Do you think if you don’t speak Chinese it’s okay to come here?
If you don’t speak Chinese that’s an extra reason to come here—to learn Chinese. I think that all throughout China you still need Chinese to get around. But China is getting more international. English signs are everywhere. And the actual language barriers are not valid in Nottingham specifically because everything is in English. It’s the only place where you can be sure that everybody speaks English and that everything you need can be done only using English. That at least for me was first great step to China—to step into a place that is very international, much more international than other campuses in China, step into this place that allows you to learn to do everything that you need in English while still being in China and learning Chinese. So, after my degree here I was ready to go out to the actual Chinese speaking China.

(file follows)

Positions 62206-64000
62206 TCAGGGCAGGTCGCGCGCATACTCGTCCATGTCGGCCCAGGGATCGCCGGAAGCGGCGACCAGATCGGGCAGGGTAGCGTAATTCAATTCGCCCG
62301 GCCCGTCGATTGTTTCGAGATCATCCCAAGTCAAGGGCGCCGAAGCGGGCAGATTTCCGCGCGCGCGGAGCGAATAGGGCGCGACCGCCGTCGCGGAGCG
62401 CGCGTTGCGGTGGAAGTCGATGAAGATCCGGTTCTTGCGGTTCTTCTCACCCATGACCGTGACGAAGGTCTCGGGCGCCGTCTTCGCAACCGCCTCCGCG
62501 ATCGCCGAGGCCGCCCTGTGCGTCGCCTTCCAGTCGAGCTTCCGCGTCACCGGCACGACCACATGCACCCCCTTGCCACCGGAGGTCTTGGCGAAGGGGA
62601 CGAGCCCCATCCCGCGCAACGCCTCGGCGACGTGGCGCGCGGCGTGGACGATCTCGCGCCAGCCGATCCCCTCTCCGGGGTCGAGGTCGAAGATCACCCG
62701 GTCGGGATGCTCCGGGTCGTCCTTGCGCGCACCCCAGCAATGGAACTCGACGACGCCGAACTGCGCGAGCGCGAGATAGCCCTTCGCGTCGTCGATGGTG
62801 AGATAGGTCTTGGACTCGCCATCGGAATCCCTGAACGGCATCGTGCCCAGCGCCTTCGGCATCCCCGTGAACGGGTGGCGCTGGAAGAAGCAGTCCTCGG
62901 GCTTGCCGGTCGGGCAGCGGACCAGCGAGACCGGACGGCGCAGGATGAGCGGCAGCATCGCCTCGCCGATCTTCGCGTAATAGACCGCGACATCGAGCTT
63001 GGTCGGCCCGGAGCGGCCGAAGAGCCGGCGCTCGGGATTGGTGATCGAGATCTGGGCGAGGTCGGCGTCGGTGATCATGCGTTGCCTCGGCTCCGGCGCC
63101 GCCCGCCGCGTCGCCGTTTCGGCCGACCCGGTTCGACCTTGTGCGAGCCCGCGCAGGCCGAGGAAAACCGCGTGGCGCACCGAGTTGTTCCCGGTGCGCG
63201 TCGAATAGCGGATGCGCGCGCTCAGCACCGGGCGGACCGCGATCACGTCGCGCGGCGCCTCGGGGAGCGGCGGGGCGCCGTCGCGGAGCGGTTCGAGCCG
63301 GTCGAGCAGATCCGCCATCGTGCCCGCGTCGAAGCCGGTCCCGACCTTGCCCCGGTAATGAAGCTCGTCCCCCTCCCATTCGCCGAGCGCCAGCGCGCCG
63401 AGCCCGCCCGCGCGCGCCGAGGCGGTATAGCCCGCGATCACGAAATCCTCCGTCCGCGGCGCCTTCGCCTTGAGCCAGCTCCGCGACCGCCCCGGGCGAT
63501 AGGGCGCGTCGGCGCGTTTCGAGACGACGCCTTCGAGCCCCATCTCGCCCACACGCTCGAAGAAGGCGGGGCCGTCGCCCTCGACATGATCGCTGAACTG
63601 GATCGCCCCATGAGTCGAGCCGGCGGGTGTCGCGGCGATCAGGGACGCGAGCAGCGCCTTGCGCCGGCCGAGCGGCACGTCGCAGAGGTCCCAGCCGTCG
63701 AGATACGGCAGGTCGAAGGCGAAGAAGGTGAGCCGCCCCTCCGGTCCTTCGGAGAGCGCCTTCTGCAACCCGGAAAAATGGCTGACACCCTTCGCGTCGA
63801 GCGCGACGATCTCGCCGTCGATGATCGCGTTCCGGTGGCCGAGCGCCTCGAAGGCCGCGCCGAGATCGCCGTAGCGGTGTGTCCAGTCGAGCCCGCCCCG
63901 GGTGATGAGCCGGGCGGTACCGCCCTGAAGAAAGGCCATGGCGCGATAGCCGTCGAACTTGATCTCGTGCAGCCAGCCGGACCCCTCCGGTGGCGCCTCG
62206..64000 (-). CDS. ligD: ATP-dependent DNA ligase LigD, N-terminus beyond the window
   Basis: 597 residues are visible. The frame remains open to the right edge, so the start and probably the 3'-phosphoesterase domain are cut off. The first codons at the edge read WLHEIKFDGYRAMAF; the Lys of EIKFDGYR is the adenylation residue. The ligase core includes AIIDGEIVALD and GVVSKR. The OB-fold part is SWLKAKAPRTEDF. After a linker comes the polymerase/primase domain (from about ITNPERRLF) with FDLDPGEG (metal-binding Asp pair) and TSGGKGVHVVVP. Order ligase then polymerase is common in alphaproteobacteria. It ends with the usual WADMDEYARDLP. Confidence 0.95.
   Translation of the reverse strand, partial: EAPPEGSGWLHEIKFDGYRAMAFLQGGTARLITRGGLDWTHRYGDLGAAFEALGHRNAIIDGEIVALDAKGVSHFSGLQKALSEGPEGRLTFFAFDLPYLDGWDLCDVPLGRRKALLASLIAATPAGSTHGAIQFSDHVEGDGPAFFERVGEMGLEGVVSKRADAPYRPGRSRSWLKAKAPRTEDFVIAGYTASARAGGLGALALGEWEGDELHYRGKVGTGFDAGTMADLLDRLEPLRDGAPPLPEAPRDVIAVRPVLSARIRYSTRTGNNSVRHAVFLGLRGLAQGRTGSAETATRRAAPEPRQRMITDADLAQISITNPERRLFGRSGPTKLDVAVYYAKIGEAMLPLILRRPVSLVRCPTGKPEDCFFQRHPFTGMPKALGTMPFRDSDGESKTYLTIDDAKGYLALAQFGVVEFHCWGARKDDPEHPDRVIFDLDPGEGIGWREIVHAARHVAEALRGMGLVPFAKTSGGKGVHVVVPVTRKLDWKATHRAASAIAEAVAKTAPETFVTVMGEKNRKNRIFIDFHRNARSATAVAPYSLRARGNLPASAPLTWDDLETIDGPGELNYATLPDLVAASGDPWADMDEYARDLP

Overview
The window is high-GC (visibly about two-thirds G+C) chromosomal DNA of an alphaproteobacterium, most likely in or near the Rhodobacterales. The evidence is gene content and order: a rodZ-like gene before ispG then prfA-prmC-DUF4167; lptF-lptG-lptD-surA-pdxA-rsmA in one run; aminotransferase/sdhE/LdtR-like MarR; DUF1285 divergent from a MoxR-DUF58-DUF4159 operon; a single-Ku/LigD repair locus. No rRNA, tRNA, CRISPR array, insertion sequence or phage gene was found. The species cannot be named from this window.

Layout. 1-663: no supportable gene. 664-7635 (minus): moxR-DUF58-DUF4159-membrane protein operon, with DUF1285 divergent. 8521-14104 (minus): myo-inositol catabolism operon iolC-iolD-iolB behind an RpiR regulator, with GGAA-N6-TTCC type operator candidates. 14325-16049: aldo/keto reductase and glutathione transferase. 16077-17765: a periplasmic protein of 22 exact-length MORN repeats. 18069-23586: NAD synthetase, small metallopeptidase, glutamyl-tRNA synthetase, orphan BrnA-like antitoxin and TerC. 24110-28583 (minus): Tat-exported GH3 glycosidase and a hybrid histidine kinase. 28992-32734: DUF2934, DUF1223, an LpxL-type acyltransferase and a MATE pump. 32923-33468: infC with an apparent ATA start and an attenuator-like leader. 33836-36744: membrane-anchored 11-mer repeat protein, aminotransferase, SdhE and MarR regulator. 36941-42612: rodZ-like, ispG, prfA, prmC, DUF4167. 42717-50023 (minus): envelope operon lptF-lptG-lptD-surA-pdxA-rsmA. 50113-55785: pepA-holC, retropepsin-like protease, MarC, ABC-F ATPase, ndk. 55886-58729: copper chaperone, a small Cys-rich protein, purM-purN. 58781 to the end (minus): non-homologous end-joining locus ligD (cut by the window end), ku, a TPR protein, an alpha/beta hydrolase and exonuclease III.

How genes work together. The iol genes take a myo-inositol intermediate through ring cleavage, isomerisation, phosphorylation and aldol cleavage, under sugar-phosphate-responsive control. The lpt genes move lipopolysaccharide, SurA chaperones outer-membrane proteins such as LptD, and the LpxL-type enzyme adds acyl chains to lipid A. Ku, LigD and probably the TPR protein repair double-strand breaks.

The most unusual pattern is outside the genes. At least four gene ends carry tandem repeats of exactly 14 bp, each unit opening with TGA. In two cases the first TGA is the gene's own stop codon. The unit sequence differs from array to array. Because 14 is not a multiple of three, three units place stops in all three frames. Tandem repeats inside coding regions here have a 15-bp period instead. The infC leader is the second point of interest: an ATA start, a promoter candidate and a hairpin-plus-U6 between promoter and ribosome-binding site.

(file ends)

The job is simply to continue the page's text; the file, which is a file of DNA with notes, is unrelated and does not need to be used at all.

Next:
How is your Chinese now?
It is alright. I can have conversations, maybe not talk about politics or economics in Chinese but i can have very friendly conversations, enough to make friends with the taxi drivers and neighbors and all of that.
What do your parents think about you studying in China?
My parents were actually very impressed that China would be so transformative and that it would affect me that much. At first I was planning to come here to do my Master’s and then go back to my home country, then I ended up staying—now it’s my third year in China.
When my parents visited me they were so surprised at how much growth has happened in one year here. They were very supportive and they wanted me to stay and to continue whatever I was going into. For them it was a very pleasant surprise I’d say.
Can you tell me about the business that you’re doing now?